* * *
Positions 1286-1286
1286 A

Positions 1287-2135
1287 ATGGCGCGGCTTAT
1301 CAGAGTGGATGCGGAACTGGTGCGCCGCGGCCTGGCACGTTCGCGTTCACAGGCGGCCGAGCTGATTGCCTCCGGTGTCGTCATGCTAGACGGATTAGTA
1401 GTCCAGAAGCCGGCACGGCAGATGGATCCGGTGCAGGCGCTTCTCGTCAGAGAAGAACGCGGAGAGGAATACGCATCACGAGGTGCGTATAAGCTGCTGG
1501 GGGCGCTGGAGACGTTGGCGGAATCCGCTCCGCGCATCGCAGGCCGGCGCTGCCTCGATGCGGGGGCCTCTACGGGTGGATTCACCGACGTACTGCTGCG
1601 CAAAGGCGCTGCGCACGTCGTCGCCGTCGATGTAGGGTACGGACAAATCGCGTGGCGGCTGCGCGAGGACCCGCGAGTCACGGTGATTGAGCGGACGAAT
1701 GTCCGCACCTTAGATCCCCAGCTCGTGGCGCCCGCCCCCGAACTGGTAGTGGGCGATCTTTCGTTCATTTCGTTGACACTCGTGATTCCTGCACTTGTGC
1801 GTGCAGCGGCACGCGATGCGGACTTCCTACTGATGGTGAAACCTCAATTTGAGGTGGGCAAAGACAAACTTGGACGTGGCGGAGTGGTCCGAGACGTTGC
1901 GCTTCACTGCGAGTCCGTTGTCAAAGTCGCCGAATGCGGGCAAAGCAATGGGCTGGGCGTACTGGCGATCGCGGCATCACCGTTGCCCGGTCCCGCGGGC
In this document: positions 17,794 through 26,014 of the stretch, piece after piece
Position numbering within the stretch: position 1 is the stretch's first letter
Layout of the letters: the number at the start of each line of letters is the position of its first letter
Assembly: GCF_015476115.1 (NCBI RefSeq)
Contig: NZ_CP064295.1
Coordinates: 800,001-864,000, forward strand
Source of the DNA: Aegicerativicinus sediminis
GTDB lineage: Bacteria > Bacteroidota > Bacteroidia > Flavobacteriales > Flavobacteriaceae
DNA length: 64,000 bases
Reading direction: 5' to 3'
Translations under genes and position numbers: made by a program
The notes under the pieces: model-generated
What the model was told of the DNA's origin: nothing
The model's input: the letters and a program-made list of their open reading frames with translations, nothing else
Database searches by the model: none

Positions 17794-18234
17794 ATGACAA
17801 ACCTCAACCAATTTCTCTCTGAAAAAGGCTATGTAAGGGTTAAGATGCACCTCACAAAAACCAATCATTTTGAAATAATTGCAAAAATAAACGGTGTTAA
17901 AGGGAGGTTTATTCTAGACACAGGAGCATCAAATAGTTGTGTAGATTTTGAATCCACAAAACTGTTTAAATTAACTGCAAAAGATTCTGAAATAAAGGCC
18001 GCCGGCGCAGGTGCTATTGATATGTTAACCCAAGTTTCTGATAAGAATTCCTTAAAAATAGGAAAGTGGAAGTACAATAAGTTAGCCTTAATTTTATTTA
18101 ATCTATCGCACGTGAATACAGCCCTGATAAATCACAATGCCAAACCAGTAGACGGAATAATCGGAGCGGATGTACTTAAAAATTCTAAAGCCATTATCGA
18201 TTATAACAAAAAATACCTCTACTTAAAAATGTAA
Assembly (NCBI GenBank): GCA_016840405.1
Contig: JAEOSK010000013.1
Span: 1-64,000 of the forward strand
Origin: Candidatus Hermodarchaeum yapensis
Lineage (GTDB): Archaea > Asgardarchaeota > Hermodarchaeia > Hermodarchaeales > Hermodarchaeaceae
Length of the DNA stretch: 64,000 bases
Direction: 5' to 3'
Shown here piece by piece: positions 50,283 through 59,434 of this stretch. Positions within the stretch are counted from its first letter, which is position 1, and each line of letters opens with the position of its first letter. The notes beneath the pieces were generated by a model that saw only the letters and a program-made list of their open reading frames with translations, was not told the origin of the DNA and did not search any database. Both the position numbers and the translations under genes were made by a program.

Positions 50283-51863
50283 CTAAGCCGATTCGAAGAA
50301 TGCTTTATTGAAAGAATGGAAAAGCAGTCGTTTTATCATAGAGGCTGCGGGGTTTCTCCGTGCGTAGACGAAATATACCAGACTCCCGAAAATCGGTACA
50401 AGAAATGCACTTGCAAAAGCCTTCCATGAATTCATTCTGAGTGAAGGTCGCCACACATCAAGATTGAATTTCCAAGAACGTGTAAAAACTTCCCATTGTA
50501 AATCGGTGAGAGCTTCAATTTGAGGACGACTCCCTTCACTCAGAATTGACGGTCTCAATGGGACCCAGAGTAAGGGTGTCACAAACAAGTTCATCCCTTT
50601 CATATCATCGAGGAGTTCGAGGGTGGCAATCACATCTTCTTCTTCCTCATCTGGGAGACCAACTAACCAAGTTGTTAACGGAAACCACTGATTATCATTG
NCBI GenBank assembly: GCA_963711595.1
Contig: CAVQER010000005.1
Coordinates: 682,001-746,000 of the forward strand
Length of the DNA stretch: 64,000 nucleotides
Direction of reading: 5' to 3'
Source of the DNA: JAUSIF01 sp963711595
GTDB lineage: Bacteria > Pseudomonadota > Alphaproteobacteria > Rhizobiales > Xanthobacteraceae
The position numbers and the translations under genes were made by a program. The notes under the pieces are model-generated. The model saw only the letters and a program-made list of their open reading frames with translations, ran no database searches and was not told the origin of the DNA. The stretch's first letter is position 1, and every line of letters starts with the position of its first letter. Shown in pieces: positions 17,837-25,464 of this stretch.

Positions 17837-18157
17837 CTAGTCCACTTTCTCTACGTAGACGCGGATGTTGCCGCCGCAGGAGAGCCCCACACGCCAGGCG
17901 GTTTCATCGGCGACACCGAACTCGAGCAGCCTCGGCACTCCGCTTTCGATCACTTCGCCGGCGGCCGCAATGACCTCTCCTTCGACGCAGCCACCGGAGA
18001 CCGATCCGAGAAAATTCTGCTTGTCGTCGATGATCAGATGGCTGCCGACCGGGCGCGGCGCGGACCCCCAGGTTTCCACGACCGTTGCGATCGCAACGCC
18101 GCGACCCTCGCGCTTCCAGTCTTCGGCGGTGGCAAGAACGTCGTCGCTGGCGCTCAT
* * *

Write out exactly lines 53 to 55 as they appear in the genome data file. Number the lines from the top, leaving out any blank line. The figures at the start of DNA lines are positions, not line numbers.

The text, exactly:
Source of the DNA: JAUSIF01 sp963711595
GTDB lineage: Bacteria > Pseudomonadota > Alphaproteobacteria > Rhizobiales > Xanthobacteraceae
The position numbers and the translations under genes were made by a program. The notes under the pieces are model-generated. The model saw only the letters and a program-made list of their open reading frames with translations, ran no database searches and was not told the origin of the DNA. The stretch's first letter is position 1, and every line of letters starts with the position of its first letter. Shown in pieces: positions 17,837-25,464 of this stretch.